As hotel groups realize the revenue-generating potential of the remote workforce, co-working is creeping into hospitality, but getting it right means not only physical changes but a complete mind-set shift for operators and guests.
GLOBAL REPORT—After a decade of watching from the sidelines, the hotel industry has started showing concrete interest in co-working, for which demand grew by 19% last year in global cities.
While different groups are approaching co-working in different ways—an acquisition by Accor; in-house lobby re-designs at Marriott International—the demand drivers and potential revenue generation are the same, according to sources.
Travelers want to use hotel spaces differently than they did five or 10 years ago, and locals, especially those working remotely, want productive yet “buzzy” places to set up their laptops, sources said.
According to one report, remote working grew 44% over the last five years, and by 2028, 73% of firms are predicted to have remote workers.
Frédéric Fontaine, SVP of the Marketing Innovation Lab at Accor, said to get co-working right requires a mind-set shift for both guests and hoteliers.
“It’s about removing the psychological barrier for the guest and building the understanding that you can go into a hotel if you haven’t got a bedroom,” he said.
“It sounds extremely silly and simple, but the reality is that it’s easier to go into a coffee shop than a hotel to work,” Fontaine added.
Last year, Marriott International announced a complete overhaul of the Sheraton brand, with a major part of that being the introduction of co-working.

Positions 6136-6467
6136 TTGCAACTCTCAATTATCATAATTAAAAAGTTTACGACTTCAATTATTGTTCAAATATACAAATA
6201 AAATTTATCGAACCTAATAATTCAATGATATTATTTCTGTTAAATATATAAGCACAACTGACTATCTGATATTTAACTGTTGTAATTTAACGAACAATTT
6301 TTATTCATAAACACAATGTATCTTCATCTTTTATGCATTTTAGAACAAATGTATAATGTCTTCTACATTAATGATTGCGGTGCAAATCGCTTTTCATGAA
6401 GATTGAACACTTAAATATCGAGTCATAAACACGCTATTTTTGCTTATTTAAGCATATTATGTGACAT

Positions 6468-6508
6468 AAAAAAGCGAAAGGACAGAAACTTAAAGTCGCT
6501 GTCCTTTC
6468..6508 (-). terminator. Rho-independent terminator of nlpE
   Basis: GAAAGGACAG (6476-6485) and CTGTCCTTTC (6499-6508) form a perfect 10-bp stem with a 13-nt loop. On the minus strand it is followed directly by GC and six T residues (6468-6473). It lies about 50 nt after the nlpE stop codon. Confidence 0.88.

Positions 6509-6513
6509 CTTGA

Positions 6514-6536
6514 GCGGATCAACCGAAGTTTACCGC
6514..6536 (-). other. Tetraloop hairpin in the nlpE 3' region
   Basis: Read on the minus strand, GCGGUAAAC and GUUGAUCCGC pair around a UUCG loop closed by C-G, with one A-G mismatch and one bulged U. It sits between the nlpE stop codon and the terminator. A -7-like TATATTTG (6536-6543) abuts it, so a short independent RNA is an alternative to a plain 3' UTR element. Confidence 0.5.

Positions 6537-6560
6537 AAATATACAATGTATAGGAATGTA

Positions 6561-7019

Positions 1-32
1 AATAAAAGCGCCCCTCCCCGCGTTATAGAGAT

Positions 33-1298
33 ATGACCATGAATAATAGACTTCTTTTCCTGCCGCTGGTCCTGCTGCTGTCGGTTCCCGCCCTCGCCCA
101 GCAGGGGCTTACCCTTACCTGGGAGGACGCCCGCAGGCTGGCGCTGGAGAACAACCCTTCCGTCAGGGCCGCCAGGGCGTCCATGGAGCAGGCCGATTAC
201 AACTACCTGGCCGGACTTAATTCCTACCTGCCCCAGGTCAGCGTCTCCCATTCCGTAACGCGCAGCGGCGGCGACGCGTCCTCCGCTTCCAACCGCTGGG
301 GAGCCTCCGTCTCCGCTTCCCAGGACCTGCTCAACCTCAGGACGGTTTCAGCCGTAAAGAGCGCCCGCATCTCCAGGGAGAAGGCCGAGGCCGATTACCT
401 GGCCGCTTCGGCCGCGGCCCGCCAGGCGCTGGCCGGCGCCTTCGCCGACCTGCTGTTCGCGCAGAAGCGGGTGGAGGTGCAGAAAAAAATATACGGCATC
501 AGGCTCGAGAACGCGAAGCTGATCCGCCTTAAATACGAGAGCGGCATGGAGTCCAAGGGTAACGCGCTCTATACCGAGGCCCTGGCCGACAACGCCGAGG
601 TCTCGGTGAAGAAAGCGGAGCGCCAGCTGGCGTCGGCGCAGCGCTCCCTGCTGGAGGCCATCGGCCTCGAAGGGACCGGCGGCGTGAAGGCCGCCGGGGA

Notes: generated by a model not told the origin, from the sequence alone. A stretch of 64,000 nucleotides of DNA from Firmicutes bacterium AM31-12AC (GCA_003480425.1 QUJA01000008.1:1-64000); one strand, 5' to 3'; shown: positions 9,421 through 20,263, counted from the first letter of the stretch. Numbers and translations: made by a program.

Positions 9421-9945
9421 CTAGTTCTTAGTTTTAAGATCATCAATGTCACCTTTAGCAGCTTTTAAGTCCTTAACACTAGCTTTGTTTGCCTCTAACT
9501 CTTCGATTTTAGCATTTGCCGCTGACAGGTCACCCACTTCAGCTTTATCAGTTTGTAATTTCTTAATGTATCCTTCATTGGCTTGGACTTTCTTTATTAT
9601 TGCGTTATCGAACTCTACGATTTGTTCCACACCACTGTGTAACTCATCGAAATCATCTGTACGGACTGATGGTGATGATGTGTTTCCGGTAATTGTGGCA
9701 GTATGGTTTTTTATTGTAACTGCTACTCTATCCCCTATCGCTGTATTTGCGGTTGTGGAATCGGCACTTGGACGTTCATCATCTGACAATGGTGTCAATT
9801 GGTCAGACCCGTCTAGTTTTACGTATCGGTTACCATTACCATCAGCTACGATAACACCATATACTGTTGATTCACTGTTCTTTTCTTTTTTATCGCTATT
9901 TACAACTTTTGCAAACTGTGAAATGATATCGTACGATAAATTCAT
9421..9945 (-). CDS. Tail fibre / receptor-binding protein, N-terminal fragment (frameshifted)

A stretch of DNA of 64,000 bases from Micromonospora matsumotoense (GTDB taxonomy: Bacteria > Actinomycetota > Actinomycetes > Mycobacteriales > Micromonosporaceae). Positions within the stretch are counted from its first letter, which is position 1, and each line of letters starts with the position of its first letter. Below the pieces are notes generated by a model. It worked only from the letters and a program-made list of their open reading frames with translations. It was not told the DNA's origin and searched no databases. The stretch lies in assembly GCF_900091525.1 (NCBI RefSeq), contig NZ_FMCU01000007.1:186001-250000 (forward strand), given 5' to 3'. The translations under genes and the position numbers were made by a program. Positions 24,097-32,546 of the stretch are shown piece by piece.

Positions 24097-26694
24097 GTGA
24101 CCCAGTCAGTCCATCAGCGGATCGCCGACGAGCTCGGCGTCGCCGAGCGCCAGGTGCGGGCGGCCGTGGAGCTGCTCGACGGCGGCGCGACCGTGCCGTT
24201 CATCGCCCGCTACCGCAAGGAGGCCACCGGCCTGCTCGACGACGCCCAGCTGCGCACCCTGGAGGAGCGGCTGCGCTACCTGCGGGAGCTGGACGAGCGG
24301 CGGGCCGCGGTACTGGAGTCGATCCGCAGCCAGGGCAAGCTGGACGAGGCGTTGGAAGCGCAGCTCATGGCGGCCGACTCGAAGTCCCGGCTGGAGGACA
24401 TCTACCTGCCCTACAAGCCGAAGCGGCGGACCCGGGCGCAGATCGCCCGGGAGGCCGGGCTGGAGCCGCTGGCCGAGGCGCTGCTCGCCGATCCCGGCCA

“The customer today is blending and integrating multiple activities. There’s no longer really a lunch hour. It’s as much a social hour and a work hour,” said Indy Adenaw, VP and global brand leader at Sheraton Hotels & Resorts.
“We wanted to create one centralized space that could offer our customers the ability to gather, socialize and work. Rather than define the spaces by our operational needs, we decided to define the spaces by how customers use them,” he added.
That thinking has resulted in communal tables with built-in charging capabilities, personal lighting controls and lockable drawers for valuables and elevated studios and booths that guests can pop into for a video call and double up as meeting, lounge and dining spaces.
Accor has bet bigger than any other hotel group on co-working’s potential.
In 2017, the company acquired a 50% stake in French co-working operator Nextdoor, which has since been renamed WOJO. Last year, they opened more than 250 workspaces in Accor hotels across France and across the hotel firm’s segments.
“They’re easy to implement, there’s no particular investment for owners, and they generate additional traffic and incremental revenue on an existing activity, mainly F&B,” said Lénaic Bezin, head of third places development at WOJO.
Accor also has also opened four WOJO Corners, dedicated co-working spaces with Skype booths, printing facilities, meeting rooms and free-flow coffee and tea, all of which members can access by paying a daily or monthly membership fee.